NB: whilst animated, this sketch contains some fairly adult humour and sexual references linking into a notorious incident involving Hugh grant, better known recently as a campaigner for stronger press regulation through the pressure group Hacked Off.

Is this a fair representation of Curtis' approach?

Wednesday, October 01, 2014

Signifiers of 'Britishness'?

The post below links into the lesson, but note I've created MANY ... MANY posts on this topic which are accessible through the archive!!! There are even themed links lists down the side of this blog...

We've started considering what factors go into designating a film as 'British' or not, discovering first of all that there isn't necessarily a definitive answer ... though (as we'll explore later) there are some legal definitions tied into financing (a film's level of Britishness decides whether it is eligible for tax breaks or not).
We looked at some or all of the following; make sure you've got a full, detailed list of factors which go into deciding whether a film is British or not - with examples to back this up. (That approach reflects the way the exam is marked: on Use of Examples; Explanation, Analysis, Argument; Use of Terminology)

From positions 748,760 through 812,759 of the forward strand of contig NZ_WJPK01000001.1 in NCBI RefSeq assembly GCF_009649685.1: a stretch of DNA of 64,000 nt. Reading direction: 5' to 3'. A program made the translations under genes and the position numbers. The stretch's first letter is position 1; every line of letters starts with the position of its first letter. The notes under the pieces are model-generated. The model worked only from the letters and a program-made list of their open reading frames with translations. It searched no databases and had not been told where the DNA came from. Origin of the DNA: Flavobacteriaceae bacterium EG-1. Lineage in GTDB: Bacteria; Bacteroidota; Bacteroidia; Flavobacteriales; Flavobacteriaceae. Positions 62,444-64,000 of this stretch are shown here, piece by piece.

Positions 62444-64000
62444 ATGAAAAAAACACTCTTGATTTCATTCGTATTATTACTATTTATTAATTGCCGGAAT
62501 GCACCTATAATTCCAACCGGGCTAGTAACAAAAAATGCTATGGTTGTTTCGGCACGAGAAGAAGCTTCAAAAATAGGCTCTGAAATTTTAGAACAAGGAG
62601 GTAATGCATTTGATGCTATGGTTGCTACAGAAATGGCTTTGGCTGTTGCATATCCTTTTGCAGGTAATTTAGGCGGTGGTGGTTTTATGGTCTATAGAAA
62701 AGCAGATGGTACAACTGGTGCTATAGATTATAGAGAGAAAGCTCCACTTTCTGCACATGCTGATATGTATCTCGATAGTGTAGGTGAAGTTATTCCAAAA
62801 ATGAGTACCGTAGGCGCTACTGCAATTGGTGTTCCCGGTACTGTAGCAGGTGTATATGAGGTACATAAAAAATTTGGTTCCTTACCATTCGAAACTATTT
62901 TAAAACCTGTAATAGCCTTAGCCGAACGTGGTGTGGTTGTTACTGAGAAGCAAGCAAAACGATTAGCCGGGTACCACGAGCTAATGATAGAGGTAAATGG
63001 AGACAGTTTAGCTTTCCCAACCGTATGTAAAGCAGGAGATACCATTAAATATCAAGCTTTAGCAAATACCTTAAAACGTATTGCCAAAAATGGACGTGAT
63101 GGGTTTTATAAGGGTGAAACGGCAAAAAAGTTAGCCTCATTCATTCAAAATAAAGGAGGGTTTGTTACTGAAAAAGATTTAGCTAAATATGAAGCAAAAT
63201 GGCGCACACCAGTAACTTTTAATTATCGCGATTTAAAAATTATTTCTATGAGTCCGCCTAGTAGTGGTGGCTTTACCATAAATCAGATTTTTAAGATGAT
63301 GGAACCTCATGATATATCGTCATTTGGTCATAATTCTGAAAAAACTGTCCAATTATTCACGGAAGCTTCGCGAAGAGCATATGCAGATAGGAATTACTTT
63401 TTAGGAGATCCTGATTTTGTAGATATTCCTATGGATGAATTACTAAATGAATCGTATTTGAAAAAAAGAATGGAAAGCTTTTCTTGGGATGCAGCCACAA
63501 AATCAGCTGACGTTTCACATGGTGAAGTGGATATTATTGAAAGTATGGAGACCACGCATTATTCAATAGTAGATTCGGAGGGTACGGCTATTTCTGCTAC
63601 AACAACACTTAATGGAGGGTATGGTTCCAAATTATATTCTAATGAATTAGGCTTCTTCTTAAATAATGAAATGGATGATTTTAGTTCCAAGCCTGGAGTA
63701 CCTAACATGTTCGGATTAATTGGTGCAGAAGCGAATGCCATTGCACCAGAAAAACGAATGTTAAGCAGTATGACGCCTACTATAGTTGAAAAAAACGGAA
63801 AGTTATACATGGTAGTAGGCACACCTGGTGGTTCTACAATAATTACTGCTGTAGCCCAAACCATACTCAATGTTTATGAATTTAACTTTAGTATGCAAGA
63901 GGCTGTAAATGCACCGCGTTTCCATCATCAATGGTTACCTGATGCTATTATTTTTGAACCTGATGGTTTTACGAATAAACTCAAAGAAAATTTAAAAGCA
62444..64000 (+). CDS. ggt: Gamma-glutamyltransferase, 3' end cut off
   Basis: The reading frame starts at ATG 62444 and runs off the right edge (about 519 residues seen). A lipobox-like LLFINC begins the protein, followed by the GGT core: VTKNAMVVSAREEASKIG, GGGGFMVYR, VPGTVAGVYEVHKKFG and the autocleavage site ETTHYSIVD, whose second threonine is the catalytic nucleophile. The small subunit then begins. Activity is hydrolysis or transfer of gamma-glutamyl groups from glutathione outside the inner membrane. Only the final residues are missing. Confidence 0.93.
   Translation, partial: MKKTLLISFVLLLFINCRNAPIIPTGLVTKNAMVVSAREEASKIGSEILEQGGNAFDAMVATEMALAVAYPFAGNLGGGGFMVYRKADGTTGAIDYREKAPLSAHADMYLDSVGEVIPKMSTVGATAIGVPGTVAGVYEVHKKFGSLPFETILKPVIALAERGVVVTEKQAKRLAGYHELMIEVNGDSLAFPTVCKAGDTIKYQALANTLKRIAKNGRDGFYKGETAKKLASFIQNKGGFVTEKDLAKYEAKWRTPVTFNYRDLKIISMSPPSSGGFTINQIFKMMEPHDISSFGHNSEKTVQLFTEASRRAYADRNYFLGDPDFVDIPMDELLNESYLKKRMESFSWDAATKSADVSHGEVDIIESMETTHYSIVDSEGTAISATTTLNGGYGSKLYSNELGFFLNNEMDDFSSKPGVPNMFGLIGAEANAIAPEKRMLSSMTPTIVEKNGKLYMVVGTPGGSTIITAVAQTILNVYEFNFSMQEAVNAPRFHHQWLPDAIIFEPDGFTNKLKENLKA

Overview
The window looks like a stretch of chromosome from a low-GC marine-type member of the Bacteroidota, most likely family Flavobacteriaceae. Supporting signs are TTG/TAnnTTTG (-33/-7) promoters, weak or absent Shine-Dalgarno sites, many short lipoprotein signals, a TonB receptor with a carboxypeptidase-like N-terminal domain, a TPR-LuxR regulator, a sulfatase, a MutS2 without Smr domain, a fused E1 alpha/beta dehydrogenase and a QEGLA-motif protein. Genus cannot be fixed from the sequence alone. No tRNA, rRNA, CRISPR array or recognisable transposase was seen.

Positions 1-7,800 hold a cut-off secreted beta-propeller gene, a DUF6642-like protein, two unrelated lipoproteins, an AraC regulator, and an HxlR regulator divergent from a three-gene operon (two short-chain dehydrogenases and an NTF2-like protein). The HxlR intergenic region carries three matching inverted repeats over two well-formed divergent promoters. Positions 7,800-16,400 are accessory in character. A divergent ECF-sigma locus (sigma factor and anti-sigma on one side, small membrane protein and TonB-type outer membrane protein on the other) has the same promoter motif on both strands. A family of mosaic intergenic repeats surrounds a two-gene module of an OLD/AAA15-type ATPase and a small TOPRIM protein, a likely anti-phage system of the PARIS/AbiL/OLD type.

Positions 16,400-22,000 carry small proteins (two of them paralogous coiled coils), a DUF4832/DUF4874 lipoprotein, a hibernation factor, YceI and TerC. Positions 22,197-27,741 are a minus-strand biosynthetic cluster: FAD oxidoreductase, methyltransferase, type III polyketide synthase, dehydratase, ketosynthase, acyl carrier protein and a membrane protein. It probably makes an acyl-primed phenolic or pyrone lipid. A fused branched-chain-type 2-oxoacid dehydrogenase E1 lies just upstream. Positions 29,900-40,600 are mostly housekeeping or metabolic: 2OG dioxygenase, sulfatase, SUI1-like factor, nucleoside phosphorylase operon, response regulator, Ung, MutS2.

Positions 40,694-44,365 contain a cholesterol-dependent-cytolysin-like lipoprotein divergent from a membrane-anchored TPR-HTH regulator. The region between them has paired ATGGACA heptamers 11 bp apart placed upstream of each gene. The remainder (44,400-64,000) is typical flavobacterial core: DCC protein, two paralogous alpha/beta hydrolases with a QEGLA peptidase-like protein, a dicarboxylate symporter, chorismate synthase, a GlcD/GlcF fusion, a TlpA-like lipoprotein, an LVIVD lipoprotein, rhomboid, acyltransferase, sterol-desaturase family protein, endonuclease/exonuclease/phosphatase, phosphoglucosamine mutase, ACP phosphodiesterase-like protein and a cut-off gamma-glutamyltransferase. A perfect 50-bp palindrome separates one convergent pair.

The Wind That Shakes the Barley
 (Ken Loach, 2006 - approx £5m budget. $23m worldwide box office, £3.2m in UK)
Seventeen co-production companies!!! Not least various European co's; many British Indie films only get made by pre-selling distribution rights (before production) to European markets such as France and Germany. Directors like Ken Loach find it easier to get their films into cinemas in continental Europe (where its a foreign language film don't forget) than their own country! The UK cinema market is utterly dominated by US films - even last year when 'British' films had an exceptional success, they still accounted for only 13% of UK cinema box office in 2011.

(DVD is in Media stock in Library)
Main characters Irish and British;
negative representation of British though - Irish the victims, British the villains;